Prior to this act I’d had zero experience with magic, illusion or quick-change. I can read for England though so I picked up everything I could find on it. I started looking into the mechanics of the quick-change type act but it became clear that they weren’t suitable for the effects I was looking for. When I realized the act was more of a vanish-and-appear the pieces started to fall into place, although the effects are visually similar it’s an important distinction as it creates very different costuming challenges.
I love making costumes but it’s fair to say that this one was my biggest challenge to date and the length of time spent on the routine’s development speaks of the numerous costume pieces that didn’t quite work as required and so had to be re-made, modified and/or abandoned.
Two legends you are particularly inspired by are Holiday O’Hara and Dusty Summers. Would you please share about your admiration for them and in what ways each of them have helped mold you into the performer you are today?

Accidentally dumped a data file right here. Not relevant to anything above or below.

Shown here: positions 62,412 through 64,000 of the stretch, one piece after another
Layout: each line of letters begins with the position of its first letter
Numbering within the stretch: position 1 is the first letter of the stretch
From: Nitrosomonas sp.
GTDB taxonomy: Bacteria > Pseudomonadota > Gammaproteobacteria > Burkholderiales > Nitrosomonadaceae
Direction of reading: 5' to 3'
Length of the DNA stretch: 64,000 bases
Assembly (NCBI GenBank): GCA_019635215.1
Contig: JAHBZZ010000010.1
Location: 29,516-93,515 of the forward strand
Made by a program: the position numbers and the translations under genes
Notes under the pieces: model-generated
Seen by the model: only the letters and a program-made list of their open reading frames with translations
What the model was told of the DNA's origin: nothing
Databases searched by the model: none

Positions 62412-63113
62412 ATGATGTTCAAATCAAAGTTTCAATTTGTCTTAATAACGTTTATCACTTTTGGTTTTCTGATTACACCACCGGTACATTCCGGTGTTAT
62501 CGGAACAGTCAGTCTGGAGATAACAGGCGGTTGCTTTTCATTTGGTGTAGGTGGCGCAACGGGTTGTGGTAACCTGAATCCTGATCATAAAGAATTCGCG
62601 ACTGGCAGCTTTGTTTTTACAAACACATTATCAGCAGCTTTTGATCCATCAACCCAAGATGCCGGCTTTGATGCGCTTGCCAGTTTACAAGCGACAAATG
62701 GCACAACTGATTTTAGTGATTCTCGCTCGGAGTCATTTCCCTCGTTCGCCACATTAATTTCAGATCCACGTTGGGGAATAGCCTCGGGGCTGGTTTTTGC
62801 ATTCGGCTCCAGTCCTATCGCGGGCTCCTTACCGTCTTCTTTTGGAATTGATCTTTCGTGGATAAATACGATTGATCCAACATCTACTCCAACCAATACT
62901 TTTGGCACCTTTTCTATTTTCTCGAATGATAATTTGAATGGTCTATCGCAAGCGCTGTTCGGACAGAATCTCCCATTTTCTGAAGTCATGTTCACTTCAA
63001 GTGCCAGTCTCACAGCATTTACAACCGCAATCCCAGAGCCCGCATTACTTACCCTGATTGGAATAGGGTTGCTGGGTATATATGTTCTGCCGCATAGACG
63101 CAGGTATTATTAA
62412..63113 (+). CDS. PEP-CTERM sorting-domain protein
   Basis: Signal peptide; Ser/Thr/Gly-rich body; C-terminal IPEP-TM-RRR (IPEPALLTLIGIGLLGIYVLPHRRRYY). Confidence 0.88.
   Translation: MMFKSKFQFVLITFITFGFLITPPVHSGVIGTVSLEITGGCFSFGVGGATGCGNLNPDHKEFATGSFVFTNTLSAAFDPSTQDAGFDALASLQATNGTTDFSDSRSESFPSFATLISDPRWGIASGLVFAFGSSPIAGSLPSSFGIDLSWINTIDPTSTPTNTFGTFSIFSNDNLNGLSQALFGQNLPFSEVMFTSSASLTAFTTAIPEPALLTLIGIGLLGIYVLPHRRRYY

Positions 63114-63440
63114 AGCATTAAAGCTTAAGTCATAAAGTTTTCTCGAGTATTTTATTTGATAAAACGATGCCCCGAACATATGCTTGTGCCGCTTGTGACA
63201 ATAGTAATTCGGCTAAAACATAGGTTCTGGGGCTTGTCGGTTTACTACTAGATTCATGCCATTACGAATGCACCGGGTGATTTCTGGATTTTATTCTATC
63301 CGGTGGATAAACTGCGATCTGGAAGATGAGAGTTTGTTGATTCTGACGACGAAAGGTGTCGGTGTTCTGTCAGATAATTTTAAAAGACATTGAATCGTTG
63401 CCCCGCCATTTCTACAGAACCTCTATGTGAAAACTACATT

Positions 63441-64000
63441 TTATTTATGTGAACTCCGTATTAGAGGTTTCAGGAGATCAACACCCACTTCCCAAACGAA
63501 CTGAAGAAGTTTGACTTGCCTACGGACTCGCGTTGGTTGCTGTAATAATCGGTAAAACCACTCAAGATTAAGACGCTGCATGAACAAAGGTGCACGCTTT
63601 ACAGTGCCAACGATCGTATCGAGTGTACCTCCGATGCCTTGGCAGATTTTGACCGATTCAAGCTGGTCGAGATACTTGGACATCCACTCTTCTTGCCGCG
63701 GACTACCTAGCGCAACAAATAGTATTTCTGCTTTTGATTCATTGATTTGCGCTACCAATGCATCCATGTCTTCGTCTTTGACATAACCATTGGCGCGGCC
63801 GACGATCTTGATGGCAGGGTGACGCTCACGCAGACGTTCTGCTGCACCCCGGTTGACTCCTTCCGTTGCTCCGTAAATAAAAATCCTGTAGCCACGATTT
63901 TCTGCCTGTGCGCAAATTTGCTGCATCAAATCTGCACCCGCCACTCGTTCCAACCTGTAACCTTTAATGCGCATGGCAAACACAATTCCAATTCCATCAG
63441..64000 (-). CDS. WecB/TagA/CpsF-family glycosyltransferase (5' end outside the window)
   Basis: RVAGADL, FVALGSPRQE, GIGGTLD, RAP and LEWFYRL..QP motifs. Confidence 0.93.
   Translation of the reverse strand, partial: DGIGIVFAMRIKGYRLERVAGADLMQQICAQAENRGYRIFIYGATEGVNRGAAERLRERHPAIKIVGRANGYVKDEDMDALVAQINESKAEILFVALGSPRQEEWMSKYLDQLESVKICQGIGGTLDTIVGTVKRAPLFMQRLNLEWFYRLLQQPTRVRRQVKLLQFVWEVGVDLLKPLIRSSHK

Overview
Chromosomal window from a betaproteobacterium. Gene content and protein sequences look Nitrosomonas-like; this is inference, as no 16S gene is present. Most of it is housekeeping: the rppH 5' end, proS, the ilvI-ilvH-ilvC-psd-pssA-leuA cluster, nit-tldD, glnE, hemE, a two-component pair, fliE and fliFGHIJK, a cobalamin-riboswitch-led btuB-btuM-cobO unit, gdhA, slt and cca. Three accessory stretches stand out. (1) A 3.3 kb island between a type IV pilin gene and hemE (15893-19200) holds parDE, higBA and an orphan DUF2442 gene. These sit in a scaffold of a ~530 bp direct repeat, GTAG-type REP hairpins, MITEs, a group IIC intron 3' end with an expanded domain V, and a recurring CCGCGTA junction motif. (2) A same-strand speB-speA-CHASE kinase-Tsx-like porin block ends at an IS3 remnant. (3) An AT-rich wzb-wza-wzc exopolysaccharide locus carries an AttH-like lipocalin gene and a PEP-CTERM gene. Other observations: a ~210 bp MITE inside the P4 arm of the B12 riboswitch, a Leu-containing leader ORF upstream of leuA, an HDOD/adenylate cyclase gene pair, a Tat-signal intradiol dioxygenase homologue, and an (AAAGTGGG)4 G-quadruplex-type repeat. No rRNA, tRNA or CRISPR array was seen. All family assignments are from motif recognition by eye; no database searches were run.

Hands down, THE most incredible thing about attending the Burlesque Hall of Fame weekend is meeting the legends of the industry. These amazing men and women are full of inspiration, advice and brilliance and it’s incredibly motivating to spend time in their presence. Hearing Holiday O’Hara speak at the 2008 Legends Panel really did have a profound effect on me. During that weekend’s show, Holiday had performed a striptease for which she had entered the stage with the necessary aid of her mobility walker; the act also featured her utilizing it for comic effect. Speaking of this at the panel, she recalled her mentor’s words, “if you can’t fix it, feature it”. Those words were a revelation to me, and they have informed me both as a performer and in my personal life since.